November 22, 2005
VV Show #20 - Joel Spolsky of Fog Creek Software
While some entrepreneurs fret over new business ideas, Joel Spolsky of Fog Creek Software focuses on hiring the best and brightest for his New York City-based software company, and then figures out how to make a profit with the products they create. He bootstrapped his company to profitability and built a loyal following of fans along the way. While Joel developed Fog Creek's first product called FogBugz that tracks bugs, he let his 2005 summer interns develop their own product called Copilot that has already hit the market. Joel's out to prove he can put capital to work, scale his business, and maybe even revolutionize venture capital along the way.
Update: Joel returned for a second interview on Venture Voiceover three years later in 2009.
1:30 Starting career at Microsoft
- 'In those days Windows was remarkably cheesy.'
6:00 Gaining versatile skills in a big company
9:15 Starting Fog Creek Software
- 'I think what happened around 1999 when I finally made the decision to jump off, is that so many people were starting companies and they were being so successful -- and they were all so stupid -- that I felt I could probably do better than they did.'
- Released bug tracking software FogBugz.
15:00 Trying to build a content management system
- City Desk never really took off.
16:35 Bootstrapping a company with Aeron chairs
- 'Our model is to make the best working environment for programmers' leading to profit.'
19:30 Project Aardvark
- Used four summer interns to launch a new product.
23:00 Recognizing good business opportunities
- At a New York Tech Meetup, Joel felt none of the six businesses pitched addressed a pain that people have.
- 'I don't think you can make a high tech company in the long run that doesn't have geeks making the key decisions, unfortunately for the MBAs.'
28:00 Fog Creek Software management training program
33:45 Avoiding venture capital
- 'I think venture capital is radically misaligned with the needs of founders and entrepreneurs.'
- 'I wrote an analysis in those days called 'Fixing Venture Capital' -- it should have been called 'venture capital is broken' because I never got around to explaining how to fix it.'
- 'People are starting to think about exit strategies.'
Refers to Paul Graham article about VC.
- 'The VCs, basically, by refusing to invest in anybody during the nuclear winter of the dot com fallout, have actually, unfortunately, now created a super-breed of entrepreneur that is immune to the need for money.'
- 'At some point we might say, 'hey, the IPO window is open, let's accelerate a bunch of that future revenue, put it all in our pockets right now so we can spend it while we're young and good looking.''
51:15 Venture Voice listeners started podcasts
November 8, 2005
VV Show #19 - Derek Sivers of CD Baby
Many would-be tech titans dream day and night about how their hot new idea will change the world. Derek Sivers just wanted to have his independent band's CDs sold over the Web. No one would do it, so he built his own music store. CD Baby now generates $25 million a year in revenue and is the single largest digital distributor of music in the world according to Napster. And he did it without a dime in venture capital. Derek holds true to some very basic beliefs in business and a desire to keep revolutionizing the music industry.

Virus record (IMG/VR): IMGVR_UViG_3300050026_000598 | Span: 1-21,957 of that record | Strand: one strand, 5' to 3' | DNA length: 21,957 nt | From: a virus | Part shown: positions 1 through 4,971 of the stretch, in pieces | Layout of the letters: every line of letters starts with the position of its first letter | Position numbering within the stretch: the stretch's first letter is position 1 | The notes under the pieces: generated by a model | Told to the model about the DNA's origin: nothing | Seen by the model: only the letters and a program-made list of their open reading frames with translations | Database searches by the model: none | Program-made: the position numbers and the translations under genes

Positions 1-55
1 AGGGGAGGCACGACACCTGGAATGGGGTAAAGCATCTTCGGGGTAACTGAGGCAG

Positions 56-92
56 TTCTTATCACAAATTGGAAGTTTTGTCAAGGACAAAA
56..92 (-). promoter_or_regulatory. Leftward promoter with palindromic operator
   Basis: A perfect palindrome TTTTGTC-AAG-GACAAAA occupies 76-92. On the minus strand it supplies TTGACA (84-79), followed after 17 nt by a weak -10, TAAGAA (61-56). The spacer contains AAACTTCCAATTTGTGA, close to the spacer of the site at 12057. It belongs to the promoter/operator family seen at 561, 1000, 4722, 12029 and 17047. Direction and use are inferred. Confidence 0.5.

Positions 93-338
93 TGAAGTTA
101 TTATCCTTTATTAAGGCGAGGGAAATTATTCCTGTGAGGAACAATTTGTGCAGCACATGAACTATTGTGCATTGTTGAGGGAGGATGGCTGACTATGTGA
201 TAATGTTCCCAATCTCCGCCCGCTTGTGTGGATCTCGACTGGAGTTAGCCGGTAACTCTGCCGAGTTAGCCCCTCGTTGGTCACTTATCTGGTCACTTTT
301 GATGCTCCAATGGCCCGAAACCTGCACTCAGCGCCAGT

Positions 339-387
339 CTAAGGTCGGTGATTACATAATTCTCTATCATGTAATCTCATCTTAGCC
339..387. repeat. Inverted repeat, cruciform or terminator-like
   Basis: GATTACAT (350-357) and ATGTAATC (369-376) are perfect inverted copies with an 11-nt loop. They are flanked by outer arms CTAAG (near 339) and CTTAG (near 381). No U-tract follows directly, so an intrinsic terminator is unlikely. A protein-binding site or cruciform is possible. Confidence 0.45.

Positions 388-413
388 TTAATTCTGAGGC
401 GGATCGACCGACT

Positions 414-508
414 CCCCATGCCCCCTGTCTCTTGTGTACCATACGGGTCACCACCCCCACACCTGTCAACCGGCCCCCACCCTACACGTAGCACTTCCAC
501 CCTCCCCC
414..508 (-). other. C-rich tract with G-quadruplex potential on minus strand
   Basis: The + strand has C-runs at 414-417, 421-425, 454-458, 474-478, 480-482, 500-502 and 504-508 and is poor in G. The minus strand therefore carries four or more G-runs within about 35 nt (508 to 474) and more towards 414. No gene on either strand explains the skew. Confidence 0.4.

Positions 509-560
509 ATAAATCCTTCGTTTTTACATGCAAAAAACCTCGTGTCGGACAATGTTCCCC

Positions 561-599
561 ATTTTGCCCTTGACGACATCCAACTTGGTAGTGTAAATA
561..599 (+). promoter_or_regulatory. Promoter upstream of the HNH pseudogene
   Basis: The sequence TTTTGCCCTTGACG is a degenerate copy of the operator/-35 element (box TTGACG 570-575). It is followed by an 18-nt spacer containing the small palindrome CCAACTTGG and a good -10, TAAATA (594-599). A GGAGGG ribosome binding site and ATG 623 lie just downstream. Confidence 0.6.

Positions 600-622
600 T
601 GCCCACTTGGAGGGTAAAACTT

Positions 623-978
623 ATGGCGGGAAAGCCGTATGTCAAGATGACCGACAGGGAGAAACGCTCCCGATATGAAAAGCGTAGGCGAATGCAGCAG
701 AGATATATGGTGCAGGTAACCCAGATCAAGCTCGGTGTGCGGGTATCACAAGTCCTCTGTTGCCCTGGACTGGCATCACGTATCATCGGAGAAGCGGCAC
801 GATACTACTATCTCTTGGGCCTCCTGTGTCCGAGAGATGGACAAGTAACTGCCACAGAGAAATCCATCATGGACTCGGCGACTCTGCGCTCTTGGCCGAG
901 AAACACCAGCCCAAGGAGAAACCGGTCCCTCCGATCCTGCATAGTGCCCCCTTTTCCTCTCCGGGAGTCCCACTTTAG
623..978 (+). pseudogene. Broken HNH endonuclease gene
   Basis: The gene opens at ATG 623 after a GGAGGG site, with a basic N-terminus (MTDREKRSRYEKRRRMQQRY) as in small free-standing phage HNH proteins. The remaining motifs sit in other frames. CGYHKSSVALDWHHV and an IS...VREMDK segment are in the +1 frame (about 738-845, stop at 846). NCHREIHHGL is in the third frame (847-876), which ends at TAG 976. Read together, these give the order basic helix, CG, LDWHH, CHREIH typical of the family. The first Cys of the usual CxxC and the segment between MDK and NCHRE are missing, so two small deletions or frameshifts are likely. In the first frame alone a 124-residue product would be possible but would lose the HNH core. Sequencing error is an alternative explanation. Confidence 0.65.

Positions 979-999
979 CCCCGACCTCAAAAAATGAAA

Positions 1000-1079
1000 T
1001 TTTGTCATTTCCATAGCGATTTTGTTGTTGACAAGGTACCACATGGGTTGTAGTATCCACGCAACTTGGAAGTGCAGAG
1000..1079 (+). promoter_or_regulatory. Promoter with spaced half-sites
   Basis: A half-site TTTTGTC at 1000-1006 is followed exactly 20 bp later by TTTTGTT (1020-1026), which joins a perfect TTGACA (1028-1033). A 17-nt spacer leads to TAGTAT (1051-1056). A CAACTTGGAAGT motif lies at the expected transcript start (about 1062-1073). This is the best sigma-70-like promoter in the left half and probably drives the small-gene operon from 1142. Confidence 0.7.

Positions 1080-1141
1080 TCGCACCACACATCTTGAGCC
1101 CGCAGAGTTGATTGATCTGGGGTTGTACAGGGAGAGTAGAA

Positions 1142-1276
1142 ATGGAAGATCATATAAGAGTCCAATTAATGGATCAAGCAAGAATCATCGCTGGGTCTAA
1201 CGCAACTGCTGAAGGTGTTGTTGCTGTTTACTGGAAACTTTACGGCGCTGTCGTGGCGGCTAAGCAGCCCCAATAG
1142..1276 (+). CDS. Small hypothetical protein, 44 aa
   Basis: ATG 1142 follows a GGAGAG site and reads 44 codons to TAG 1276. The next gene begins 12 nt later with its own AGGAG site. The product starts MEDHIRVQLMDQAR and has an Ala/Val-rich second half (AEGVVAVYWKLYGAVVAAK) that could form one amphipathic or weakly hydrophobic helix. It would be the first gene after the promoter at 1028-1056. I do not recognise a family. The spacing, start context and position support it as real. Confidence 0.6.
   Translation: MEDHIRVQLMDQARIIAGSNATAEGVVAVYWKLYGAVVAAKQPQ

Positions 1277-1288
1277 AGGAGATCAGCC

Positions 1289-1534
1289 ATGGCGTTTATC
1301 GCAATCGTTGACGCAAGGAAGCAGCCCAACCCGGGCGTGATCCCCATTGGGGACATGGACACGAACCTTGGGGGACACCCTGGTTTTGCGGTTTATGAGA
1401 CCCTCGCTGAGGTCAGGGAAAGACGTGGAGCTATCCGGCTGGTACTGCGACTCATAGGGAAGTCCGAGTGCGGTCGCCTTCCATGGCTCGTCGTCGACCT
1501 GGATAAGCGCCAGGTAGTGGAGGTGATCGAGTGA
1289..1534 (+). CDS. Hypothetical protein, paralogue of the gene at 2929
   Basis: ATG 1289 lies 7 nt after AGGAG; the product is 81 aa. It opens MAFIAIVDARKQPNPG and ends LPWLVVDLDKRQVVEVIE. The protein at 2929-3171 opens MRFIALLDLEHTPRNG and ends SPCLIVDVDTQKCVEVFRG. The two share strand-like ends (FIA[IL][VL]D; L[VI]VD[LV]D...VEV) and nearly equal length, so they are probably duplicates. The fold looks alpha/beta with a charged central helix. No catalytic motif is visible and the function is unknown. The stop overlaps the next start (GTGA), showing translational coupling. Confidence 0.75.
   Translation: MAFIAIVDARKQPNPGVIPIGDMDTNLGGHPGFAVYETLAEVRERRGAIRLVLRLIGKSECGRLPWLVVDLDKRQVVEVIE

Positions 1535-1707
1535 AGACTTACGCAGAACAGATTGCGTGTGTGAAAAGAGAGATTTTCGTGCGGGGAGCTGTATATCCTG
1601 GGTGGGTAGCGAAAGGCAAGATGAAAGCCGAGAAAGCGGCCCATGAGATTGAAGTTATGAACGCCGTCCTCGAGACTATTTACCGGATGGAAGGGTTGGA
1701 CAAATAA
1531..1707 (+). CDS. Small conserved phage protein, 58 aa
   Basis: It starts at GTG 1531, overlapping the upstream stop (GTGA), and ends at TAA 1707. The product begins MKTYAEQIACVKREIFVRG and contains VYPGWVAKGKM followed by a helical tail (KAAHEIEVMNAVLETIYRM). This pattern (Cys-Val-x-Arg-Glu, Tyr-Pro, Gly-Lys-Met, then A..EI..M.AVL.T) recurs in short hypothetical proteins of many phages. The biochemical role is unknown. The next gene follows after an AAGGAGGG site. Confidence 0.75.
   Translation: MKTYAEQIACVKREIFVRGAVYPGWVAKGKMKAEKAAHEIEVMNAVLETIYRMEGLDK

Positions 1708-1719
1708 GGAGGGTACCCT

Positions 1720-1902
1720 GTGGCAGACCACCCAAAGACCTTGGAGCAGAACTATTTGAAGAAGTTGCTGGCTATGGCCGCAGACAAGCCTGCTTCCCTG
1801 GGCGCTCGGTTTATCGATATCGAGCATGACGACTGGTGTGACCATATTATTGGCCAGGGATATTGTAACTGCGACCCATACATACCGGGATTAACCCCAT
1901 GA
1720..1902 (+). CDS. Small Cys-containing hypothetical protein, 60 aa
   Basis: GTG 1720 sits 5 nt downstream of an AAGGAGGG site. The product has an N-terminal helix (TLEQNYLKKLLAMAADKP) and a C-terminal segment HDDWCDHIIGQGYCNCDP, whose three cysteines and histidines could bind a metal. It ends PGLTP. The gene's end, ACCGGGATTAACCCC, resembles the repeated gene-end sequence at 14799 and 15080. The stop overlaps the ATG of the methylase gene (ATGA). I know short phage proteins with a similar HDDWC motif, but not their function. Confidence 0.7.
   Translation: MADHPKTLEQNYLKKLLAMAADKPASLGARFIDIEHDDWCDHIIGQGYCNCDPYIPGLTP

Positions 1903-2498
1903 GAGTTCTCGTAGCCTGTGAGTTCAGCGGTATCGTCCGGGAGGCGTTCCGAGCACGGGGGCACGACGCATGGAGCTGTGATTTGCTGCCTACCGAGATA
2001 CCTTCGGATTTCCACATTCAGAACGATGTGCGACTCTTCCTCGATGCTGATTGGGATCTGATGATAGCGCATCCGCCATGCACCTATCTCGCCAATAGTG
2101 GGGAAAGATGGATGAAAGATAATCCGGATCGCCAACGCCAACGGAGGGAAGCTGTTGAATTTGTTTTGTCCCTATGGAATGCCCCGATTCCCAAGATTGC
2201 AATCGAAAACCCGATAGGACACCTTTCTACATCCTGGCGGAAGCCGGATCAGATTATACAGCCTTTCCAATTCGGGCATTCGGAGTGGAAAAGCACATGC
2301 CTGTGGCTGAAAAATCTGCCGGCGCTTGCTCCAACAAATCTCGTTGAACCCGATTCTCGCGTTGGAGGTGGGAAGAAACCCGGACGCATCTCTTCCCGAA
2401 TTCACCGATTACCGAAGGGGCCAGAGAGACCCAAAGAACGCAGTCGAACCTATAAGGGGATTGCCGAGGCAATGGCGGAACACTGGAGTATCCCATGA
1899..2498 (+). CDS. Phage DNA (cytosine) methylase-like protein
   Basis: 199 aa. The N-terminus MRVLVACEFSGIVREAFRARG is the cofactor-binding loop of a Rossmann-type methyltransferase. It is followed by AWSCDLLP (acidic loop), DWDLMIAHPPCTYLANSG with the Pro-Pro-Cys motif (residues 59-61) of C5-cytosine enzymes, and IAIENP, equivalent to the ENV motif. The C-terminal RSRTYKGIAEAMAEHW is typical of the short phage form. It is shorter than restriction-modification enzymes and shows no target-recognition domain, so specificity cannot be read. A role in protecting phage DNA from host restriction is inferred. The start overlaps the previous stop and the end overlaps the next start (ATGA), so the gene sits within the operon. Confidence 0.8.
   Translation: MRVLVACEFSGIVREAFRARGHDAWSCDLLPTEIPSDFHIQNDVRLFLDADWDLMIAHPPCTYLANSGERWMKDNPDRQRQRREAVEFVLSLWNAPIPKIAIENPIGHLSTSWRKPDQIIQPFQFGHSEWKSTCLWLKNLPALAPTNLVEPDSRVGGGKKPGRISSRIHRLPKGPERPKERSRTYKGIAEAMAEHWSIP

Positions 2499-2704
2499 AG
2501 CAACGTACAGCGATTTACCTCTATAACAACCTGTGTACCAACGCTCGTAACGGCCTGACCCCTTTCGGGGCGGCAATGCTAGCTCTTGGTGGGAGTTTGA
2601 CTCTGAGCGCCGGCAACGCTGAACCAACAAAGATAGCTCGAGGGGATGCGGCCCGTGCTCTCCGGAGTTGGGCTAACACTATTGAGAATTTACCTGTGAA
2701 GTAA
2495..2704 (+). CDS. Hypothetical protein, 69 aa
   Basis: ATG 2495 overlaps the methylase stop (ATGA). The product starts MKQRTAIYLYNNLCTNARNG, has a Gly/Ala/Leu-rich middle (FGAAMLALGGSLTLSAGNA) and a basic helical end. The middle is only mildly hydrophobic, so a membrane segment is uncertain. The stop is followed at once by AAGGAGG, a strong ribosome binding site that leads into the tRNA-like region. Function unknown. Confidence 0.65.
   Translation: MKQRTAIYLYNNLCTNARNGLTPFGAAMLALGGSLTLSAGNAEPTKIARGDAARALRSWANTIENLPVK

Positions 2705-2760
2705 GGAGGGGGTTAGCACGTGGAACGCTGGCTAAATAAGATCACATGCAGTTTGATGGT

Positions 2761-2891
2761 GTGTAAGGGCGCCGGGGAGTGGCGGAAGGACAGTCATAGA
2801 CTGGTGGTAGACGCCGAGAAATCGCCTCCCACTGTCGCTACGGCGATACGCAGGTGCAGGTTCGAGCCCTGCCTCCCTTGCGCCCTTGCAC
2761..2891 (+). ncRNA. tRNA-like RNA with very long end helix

1:30 Career as a musician and the birth of CD Baby
- Studied at Berklee College of Music.
- Got a job at Warner Brothers in New York City.
- 'Was working inside the music industry just enough to know I didn't like that side of things.'
- 'I was in a circus for 10 years.'
9:00 The importance of automation
10:30 Advice for starting a business
- 'Just give yourself a 10 day deadline, and just launch it' with almost no features.'
11:45 Training for business in the circus
- 'It was actually really good training that I had a boss that was just an idiot.'
- 'I'm usually the least slacker-like one in the crowd.'
- 'CD Baby is a total rebellion against the traditional world of distribution.'
18:30 Building a business in an unconventional way
- 'The joke is that CD Baby is run with all the corporate formality of Bob and Jimmy's tackle shop in Key Largo.'
20:30 Is building a business easy?
24:15 Company size
- About $25 million in revenue by 50 employees.
24:40 Steve Jobs encounter
- Integrated CD Baby with iTunes.
- 'The cool thing is we're friends with them all.'
- Mentions friendly competitor IODA.
- Loves the book Good to Great by Jim Collins.
34:15 No investors
- 'During the dot com days you kind of had to whack 'em [investors] off with a stick.'
40:40 Working with musicians
- Al Jardine of The Beach Boys and Thomas Dolby who created 'She Blinded Me With Science' use CD Baby.
- Started business in Woodstock, NY.
- 'I was up in the mountains with a 56k modem.'
- 'I was about to pick San Francisco until I realized what it cost.'
- Moved to Portland, OR.